Posted by: markfender | September 5, 2012

Newsroom Recap

I’ve watched all of HBO’s The Newsroom. Go me.

I looked at the show earlier when it first started airing and enjoyed the central premise – that the show takes place in the past. It lets Aaron Sorkin talk about events with the hindsight that comes from having a year or more to digest it. So, he can get incensed about having to cover Casey Anthony, I guess. But that central premise wore thin pretty quickly.

Because Aaron Sorkin wants to change the world. He’s doing it through a fictional medium involving characters that are also trying to change the world. It’s not enough to report on the Tea Party. Instead, Jeff Daniel’s character, a staunch Republican, is mad that the Tea Party has taken over his party. And he fights it every night on the news. He covers the mid-term elections by poking holes in all the Tea Party candidate’s platforms and ridiculous talking points.

This is all well and good. It’s what Sorkin does well (and, you know, I happen to agree with him) and this sort of show is the obvious platform for this sorta stuff. The problem is that, despite all of ACN’s aggrandizing of the Tea Party and despite the fact that Will McAvoy’s fictional broadcast consistently comes in number two in the ratings, real life events still proceed as they did in, well, real life. So, the show within a show is ineffectual at its goal. The Tea Party still won a bunch of seats. Stupid people are still saying stupid things on national television that other stupid people are buying into. Newsroom wants to affect the real world by wanting to affect its fictional world. But that can’t happen in the fictional world because it’s using events from the real world.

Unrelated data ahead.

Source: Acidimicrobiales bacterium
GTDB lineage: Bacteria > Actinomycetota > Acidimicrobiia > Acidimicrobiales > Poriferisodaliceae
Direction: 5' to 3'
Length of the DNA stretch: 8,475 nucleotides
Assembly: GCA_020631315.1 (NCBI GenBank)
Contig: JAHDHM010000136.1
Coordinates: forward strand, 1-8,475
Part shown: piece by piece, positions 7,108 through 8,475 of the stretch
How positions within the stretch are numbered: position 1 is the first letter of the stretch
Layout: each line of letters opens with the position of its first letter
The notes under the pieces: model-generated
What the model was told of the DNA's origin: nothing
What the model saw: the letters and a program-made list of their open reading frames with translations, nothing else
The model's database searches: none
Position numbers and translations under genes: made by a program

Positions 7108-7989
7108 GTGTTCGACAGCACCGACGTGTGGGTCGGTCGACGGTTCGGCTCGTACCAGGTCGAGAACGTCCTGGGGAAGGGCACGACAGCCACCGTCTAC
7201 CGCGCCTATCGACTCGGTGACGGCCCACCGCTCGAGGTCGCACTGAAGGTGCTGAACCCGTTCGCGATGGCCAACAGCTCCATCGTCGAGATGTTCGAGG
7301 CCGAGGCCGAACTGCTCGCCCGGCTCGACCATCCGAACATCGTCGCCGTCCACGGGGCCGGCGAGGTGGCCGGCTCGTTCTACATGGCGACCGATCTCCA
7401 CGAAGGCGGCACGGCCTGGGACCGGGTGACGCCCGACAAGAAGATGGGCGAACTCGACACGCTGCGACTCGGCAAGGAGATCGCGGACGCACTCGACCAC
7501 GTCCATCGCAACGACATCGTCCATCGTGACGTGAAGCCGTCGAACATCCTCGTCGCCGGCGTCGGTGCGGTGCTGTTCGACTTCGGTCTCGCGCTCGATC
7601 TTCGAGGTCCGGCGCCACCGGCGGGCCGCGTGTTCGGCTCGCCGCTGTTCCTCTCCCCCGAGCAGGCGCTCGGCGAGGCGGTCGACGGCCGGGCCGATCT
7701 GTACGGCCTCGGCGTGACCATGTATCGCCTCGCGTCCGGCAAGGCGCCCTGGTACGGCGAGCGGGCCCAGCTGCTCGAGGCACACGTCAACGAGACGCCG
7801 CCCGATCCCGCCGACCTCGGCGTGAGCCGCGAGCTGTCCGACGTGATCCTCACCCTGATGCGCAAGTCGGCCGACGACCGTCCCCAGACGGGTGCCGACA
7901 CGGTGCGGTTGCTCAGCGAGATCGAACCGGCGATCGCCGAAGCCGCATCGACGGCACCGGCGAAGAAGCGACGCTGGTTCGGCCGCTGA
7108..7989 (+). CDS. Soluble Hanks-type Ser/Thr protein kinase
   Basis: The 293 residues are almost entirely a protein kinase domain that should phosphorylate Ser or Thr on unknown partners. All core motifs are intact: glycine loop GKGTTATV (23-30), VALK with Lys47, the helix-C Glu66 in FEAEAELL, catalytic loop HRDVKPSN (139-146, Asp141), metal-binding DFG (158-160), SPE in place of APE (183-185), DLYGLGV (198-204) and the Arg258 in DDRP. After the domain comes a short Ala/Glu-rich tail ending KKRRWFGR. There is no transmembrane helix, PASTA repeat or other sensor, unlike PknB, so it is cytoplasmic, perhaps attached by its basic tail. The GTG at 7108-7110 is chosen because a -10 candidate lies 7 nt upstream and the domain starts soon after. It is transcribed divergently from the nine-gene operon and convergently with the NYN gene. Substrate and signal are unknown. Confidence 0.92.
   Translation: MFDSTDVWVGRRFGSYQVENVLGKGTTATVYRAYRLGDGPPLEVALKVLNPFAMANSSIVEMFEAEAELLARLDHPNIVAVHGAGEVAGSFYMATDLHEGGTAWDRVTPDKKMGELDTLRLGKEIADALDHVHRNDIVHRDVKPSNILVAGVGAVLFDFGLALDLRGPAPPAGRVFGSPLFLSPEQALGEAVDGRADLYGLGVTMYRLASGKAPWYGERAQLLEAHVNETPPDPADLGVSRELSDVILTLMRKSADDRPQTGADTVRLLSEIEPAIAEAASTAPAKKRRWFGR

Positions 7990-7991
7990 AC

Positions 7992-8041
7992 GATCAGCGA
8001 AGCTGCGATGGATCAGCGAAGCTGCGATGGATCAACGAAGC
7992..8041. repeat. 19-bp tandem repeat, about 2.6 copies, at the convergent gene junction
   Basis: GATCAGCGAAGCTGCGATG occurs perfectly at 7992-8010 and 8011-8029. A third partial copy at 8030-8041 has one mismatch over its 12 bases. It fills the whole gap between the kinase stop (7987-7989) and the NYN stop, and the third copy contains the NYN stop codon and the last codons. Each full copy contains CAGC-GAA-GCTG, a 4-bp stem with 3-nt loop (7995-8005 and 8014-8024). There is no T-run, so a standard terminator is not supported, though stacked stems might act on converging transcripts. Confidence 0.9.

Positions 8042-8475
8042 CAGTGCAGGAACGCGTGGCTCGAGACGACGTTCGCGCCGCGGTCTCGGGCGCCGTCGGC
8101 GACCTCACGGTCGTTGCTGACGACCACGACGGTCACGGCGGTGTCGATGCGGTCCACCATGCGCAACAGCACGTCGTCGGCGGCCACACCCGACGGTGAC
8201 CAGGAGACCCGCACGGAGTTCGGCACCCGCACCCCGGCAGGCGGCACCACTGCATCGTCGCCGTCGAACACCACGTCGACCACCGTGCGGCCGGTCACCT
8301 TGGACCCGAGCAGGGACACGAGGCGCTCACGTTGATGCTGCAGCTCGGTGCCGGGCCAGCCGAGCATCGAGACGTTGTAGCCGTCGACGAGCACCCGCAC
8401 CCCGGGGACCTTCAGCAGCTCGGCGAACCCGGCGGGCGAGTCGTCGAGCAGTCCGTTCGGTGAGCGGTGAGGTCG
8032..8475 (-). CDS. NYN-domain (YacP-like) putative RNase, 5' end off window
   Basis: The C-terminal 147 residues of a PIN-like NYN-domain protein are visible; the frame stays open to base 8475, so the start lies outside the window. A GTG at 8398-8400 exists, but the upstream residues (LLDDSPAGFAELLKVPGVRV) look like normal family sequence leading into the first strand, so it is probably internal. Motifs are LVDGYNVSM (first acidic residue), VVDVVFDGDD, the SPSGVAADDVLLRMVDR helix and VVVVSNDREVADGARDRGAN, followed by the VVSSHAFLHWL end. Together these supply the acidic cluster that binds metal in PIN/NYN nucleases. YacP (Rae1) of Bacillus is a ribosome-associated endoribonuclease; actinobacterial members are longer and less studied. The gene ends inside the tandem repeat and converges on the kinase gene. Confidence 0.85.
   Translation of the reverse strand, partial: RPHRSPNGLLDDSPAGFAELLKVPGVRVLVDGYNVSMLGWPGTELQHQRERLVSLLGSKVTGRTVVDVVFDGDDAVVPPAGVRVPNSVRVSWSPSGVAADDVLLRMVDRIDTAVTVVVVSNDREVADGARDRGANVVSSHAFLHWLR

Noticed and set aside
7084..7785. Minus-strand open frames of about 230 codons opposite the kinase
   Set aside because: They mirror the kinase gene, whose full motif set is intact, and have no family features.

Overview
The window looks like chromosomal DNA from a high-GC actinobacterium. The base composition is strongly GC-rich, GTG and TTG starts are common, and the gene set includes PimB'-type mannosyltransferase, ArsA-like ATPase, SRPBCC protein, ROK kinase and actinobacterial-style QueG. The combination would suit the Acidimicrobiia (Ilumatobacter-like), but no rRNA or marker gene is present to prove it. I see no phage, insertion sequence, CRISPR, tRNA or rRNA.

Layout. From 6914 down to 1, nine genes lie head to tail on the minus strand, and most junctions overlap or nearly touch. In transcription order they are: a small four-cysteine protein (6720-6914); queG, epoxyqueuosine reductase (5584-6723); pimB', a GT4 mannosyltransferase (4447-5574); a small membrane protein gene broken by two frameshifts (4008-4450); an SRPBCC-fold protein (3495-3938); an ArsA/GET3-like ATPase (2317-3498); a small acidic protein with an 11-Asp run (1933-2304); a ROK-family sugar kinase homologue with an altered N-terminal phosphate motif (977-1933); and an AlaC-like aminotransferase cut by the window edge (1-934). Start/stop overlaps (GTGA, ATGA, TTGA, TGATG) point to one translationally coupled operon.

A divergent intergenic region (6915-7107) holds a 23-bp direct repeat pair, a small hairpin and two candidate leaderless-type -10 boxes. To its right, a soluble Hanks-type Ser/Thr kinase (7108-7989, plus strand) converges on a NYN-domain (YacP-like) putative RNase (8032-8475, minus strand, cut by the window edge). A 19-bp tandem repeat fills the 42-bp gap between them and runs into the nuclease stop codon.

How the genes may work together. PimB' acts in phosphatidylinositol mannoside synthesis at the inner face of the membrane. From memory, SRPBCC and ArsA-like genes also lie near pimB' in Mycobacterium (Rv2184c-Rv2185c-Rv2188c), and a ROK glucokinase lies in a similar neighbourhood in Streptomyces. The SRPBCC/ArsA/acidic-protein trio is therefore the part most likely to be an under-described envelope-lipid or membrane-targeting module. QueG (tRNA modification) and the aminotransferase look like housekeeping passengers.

Another example: McAvoy wants a new debate format for the Republican debates. His staff practices for hours. He shows the RNC his new format (which pretty much consists of him yelling his “liberal demagoguery couched in a Republican shell” at them). The RNC, passes on the format. Yay, another failure of the show within a show to effect change.

This central premise is flawed. When the show is simply reporting on events and how those events affect the characters, it’s good (The Osama Bin Laden episode, while pretty trite in that Sorkin way, was exactly the right sort of trite that Sorkin does so well). But when Sorkin wants to change the world and uses this show taking place in the past to do so, it fails.

The entire writing staff has been fired (well, except for the one Sorkin is sleeping with. I mean, that would be crazy). Maybe next season it has the potential to turn itself around.


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